Steamerpoint, I must check my ancestry on the English side. Surely, we are long lost relatives, thinking alike as to domestic priorities. I built my back yard quite similar to yours, then said to my wife, "That's it. It's all yours. I'm going sailing." Since then I have had at least eight or nine canoes, four sailing canoes/tri rigs, and three trailerable sloops from 15 to 22 feet. I built the Asian garden enclosure extra tall to give her privacy and to keep her from seeing what I'm doing on the outside. So far, so good.

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    Quote Originally Posted by OutnBacker View Post
    I survived the passes.
    Good to hear.

    Distant cousins by the sounds of it. I planted a small tree this year for, She who must be obeyed, to provide her with some privacy from a window of the house next door. Fingers crossed I will now be able to buy a few more canoes.

  30. #30
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    Quote Originally Posted by Steamerpoint View Post
    Good to hear.

    Distant cousins by the sounds of it. I planted a small tree this year for, She who must be obeyed, to provide her with some privacy from a window of the house next door. Fingers crossed I will now be able to buy a few more canoes.
    Beware of The Rules of Encroachment regarding the plantings. ...and I don't mean complaints from your neighbors. When I built the back yard, the Wife Unit wanted a planting area. "I don't plant", I said. Instead, I went into the house and found a 'Post-it' pad with those tiny two inch stickies. On it, I wrote a "Deed" giving her claim to a strip 4ft X 30ft next to the house. "Do with it whatever. I'm going sailing."

    Some seventeen years later, The She has completely taken over the patio area and the Deeded portion has grown to include virtually every nook and cranny. But the true horror is that she has managed to leverage herself a spot in my shop for her car and all the "seasonal pretties" that she doesn't want to keep in the house. She still has the post-it note. Oi vay....

  31. #31
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    [QUOTEtacker;509778]Thwartsandall,

    Thanks, and good luck with that Charm Offensive. I have tasted defeat, and it is bitter and woeful.[/QUOTE]

    OutnBacker

    Haven't lost my touch. The missus wants to go on a sugar craft workshop, so I chose that moment to negotiate my terms and will have a Wayland rig by spring. Must be a lucky day as someone gave me a simple pole rig today which should keep me going til then! Will post a review once I've had a play!
    Thwartsandall

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    Keep us posted on your experiences with Wayland. They recently took over production of Klepper kayaks, I believe.
    Did you buy from their local importer, or direct from Poland?
    Ian

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    Will do Ian - there seems a lot of interests in this rig. Looks great for the money - even at the new prices. I contacted the UK distributor in Reading, so just waiting for a quote back.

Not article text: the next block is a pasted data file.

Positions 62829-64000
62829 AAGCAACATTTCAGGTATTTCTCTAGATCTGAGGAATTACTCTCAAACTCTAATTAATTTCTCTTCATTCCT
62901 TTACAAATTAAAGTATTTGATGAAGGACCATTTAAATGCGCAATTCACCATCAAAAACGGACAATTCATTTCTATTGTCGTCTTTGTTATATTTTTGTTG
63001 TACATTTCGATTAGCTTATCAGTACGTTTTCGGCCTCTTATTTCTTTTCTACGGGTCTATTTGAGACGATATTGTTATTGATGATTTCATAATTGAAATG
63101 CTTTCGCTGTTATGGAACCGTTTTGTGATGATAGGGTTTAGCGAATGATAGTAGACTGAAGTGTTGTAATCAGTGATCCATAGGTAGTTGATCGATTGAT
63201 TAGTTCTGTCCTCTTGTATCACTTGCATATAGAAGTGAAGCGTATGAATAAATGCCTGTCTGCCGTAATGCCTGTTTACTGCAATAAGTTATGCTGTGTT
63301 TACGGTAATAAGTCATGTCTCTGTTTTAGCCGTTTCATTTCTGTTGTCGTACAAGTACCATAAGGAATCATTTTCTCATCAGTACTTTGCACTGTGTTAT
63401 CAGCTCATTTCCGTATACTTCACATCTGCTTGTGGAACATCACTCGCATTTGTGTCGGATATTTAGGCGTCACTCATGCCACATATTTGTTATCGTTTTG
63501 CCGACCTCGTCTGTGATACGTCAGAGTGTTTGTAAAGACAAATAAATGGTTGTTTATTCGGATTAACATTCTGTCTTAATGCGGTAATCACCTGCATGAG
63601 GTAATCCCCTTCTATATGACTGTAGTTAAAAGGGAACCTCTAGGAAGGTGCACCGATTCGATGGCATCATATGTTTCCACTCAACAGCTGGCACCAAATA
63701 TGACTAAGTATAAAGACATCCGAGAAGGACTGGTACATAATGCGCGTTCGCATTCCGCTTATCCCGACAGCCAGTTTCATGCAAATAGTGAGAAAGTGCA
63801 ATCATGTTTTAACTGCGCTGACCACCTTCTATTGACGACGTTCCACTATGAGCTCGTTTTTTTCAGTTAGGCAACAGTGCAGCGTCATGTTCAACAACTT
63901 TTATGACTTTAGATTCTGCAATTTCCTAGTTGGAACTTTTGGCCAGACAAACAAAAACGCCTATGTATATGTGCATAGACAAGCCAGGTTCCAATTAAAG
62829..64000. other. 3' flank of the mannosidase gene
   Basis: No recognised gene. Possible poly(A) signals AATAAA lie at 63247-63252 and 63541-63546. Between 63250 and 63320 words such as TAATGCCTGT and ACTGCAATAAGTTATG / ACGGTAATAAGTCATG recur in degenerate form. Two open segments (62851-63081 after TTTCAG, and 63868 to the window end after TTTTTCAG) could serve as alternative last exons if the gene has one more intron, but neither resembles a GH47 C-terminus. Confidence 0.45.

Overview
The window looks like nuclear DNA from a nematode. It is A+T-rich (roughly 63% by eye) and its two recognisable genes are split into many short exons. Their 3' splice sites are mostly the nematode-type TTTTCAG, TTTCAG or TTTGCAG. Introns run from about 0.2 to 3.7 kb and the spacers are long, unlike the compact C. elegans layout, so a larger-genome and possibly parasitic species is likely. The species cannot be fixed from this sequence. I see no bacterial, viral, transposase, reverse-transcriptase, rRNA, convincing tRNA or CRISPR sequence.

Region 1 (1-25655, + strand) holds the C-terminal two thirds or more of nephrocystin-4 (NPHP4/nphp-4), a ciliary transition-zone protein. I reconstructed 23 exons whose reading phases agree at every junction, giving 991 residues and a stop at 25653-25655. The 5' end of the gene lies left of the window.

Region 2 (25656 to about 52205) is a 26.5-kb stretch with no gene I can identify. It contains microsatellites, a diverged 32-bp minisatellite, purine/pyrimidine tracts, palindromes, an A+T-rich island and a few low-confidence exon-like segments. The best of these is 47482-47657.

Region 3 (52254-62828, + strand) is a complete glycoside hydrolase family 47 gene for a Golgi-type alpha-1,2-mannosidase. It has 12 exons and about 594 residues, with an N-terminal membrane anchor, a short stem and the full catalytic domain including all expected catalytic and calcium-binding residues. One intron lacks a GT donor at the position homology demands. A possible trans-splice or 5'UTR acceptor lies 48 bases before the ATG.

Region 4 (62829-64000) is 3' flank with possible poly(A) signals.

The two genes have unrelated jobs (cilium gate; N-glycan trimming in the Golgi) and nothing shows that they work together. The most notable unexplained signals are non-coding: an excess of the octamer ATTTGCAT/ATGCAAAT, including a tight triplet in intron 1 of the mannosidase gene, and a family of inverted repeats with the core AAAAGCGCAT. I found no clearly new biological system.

Mike

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    Don't forget to check how long it will take them to supply the rig, if that may be important to you. There were some concerns expressed at one point on foldingkayaks.org that Wayland were having trouble fulfilling orders for their kayaks in a reasonable length of time. It was suggested that this might have been exacerbated by their taking on the Klepper business. That was over the last year or so, so hopefully they will have got over it by now. Simon (the UK distributor) should hopefully be able to give you a better idea. I have an older Wayland kayak (Harpoon, bought secondhand off ebay; my views on its merits and demerits can be found by searching on foldingkayaks.org) and have corresponded with Simon in the past. He seems a nice chap and obviously has by now got long experience of dealing with the Polish end of the operation.
    I keep meaning to drop him a line to inquire about a seasock for the kayak.
    Good luck with your inquiries and purchase.
    Ian

    PS I'm a satisfied user of a Solway Dory 35' expedition lugsail which I occasionally use on an Apache 16' in a simple paddle-sailing configuration. My Wayland Harpoon came with a downwind rig, which I've never used. The Solway Dory kit seems in my not particularly experienced view better quality, but it is, as you point out, more expensive.
    Last edited by idc; 14th-January-2014 at 12:35 PM.

  35. #35
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    Sail finally ordered with the very helpful Simon at Wayland. I told him about SOTP and reviewing the rig and he'd be interested to fin out how it works on an open canoe too. even checked with the factory that the leeboard thwart was easy enough to be adapted. Impressed so far. As IDC says 10-12 week wait is a "just in case", but for now we wait.......... and go and play with a cheap home made expedition rig instead! (Surprising how quickly a little sail can move you!)